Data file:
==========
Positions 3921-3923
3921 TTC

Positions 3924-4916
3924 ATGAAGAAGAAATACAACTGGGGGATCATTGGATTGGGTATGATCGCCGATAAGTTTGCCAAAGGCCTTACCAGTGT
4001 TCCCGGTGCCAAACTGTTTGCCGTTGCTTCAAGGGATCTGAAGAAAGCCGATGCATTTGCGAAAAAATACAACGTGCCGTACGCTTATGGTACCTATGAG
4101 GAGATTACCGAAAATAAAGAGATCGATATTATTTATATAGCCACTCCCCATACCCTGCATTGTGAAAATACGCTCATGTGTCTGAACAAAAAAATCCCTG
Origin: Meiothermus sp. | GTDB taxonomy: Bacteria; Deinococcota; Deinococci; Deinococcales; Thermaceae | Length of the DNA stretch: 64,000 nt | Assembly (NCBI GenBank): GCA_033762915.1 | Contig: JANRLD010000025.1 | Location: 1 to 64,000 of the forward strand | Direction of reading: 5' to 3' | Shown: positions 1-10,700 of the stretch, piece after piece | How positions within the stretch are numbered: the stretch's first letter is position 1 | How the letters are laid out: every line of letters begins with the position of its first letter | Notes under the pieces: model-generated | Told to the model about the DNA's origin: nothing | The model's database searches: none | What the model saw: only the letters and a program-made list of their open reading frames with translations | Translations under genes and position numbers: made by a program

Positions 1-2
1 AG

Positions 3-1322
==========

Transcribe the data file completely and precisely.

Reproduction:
Positions 3921-3923
3921 TTC

Positions 3924-4916
3924 ATGAAGAAGAAATACAACTGGGGGATCATTGGATTGGGTATGATCGCCGATAAGTTTGCCAAAGGCCTTACCAGTGT
4001 TCCCGGTGCCAAACTGTTTGCCGTTGCTTCAAGGGATCTGAAGAAAGCCGATGCATTTGCGAAAAAATACAACGTGCCGTACGCTTATGGTACCTATGAG
4101 GAGATTACCGAAAATAAAGAGATCGATATTATTTATATAGCCACTCCCCATACCCTGCATTGTGAAAATACGCTCATGTGTCTGAACAAAAAAATCCCTG
Origin: Meiothermus sp. | GTDB taxonomy: Bacteria; Deinococcota; Deinococci; Deinococcales; Thermaceae | Length of the DNA stretch: 64,000 nt | Assembly (NCBI GenBank): GCA_033762915.1 | Contig: JANRLD010000025.1 | Location: 1 to 64,000 of the forward strand | Direction of reading: 5' to 3' | Shown: positions 1-10,700 of the stretch, piece after piece | How positions within the stretch are numbered: the stretch's first letter is position 1 | How the letters are laid out: every line of letters begins with the position of its first letter | Notes under the pieces: model-generated | Told to the model about the DNA's origin: nothing | The model's database searches: none | What the model saw: only the letters and a program-made list of their open reading frames with translations | Translations under genes and position numbers: made by a program

Positions 1-2
1 AG

Positions 3-1322